Sunday, September 8, 2013

My show season is finally over and guess what I have learned.

AlyxAndrea Design is nearing it's first anniversary in a few months and it has been one hell of a ride. Tents blowing away, failing miserably at product photography and wasting hours and hours learning how to properly use social media.  But I also got to know a TON of new people.  I have seen an amazing amount of talent at art and craft fairs and have a new on-line family at Etsy -

This last weekend was my last show of the season and I wish I could say I'm sorry to see it end.  I'm unable to continue through the winter because I was excepted into this amazing graduate program at UW-Madison.  I will be attending classes every Saturday for the next FOUR YEARS!!  I won't have full summers off but rather a few weeks and since I spent so much time and money preparing for shows this year I should really probably keep doing a few shows a year.  If for nothing else but to maybe make the cost of my tent back.

Today I'd like to share a little of what I have learned in the hopes that I can help someone else avoid some of my misfortunes.

First and definitely most a good tent!!!  I was unsure if my fibromyalgia would allow me to do shows so I didn't want to spend a ton of money in case I wasn't able to do it.  BAD idea! Although the wind gave all of the vendors trouble and the fair ended up being cancelled due to wind my tent was the only one the lay broken in a heap.

Second, create displays that are easy to store and transport.  I thought I was being all creative by finding some fun treasures at a thrift store but they turned out to be a big pain in the bottom.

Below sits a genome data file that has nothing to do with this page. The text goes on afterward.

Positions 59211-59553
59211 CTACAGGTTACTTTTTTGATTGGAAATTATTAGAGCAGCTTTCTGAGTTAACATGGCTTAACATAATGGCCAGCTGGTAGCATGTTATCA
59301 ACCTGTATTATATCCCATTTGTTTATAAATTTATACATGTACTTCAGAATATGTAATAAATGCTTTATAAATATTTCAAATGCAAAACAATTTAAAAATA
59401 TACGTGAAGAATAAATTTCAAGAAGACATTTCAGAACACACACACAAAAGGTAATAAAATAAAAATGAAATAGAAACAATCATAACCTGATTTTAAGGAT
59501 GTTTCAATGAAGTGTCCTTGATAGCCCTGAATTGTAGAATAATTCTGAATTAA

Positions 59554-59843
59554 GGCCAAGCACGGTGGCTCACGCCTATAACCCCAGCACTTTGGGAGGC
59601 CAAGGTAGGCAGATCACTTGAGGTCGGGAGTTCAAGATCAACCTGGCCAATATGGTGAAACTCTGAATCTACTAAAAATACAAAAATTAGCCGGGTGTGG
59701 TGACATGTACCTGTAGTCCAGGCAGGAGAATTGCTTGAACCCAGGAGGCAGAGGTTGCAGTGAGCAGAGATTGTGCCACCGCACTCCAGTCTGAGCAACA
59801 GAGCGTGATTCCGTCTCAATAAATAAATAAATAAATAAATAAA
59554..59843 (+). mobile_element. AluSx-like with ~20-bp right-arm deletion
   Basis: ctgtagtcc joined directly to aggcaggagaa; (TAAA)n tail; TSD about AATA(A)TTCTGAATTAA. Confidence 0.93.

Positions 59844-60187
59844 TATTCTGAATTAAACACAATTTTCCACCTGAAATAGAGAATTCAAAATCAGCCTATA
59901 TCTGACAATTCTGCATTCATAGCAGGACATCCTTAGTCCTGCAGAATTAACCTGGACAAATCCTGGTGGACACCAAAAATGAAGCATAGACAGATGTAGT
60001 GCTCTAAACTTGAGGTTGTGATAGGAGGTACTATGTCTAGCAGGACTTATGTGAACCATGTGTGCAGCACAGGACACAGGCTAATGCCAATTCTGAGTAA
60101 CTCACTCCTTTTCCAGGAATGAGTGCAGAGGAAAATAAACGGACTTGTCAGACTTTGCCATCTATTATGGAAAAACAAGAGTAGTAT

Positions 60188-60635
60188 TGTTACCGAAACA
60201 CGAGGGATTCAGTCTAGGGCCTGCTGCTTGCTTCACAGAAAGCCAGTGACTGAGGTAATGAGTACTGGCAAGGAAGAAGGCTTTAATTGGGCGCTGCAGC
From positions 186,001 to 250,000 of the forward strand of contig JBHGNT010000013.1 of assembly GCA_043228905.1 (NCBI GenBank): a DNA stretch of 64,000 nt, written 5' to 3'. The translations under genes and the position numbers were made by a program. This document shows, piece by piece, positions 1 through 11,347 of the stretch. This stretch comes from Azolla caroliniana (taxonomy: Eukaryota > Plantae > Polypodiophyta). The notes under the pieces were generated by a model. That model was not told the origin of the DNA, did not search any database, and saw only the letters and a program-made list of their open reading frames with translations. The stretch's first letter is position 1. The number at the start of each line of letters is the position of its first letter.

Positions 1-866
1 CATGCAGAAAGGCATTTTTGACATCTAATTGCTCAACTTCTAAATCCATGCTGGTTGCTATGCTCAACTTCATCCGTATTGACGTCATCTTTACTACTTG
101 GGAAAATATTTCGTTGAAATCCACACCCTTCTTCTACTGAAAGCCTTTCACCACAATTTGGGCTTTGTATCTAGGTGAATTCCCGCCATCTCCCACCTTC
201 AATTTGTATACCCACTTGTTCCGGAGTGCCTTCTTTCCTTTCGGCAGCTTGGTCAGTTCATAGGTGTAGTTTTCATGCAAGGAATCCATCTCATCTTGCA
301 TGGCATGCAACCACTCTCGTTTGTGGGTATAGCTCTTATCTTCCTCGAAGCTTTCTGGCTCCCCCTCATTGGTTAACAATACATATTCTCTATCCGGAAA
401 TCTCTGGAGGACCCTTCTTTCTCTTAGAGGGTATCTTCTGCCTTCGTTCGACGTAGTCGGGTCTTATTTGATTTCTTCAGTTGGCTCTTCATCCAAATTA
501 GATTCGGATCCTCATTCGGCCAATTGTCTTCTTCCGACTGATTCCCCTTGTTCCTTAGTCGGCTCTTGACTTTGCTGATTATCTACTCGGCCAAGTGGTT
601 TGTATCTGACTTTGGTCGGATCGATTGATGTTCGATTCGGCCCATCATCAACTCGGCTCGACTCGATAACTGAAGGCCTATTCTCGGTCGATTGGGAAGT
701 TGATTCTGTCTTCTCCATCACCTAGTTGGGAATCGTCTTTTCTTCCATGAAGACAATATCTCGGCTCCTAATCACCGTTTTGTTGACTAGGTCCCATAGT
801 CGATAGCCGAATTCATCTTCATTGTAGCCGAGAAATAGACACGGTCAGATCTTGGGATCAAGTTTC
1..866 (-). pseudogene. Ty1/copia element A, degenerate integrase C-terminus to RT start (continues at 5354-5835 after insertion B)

Does and Don'ts
DO...Chose a display stand that is sturdy                  
DON'T...Use fun little decorative candle holders that blow over

DO...Get as much display space out of as little weight and space possible          
DON'T...Use Bulk wooden easels that are heavy and don't store easily

DO...Have plenty of vertical display space                  
DON'T...Fill all of your table space with flimsy candle holders and bulky easels 

DO...Devise a good plan for storing your product      
DON'T...Put each item in little baggies and expect that you will not eventually get sick of putting 70 items in 70 bags and instead throwing them all into a big pile that later turns into a big tangly mess

DO...Make sure everything is secure on your displa          
DON'T...Use pretty little ornament hooks and twist them onto your display and expect that they will hold all....

DO...Make sure you have enough space so that the customer's eyes can focus on individual pieces
DON'T...Squish everything together and expect people to see anything but a big pile of color
DO..Have different price ranges that are easily identifiable        
DON'T...Mix everything together so that when someone picks up your best piece and looks at the price tag they don't quickly run out of your booth

So yes...I have some work to do if I'm going to do more shows.  I haven't yet decided what I'm going to do for next year's display but I know what will be in my garage sale next year.

I also learned a little about how to pick shows that best fit your product.  If you sell $5 items that were made in China you will probably do well no matter where you go and certainly take away from the people who labor over handmade products and pay themselves $2 an hour to try and compete with your prices.  But if you put labor and love into a product that was made in the backyards of you customers there are a few things you should consider when looking for shows.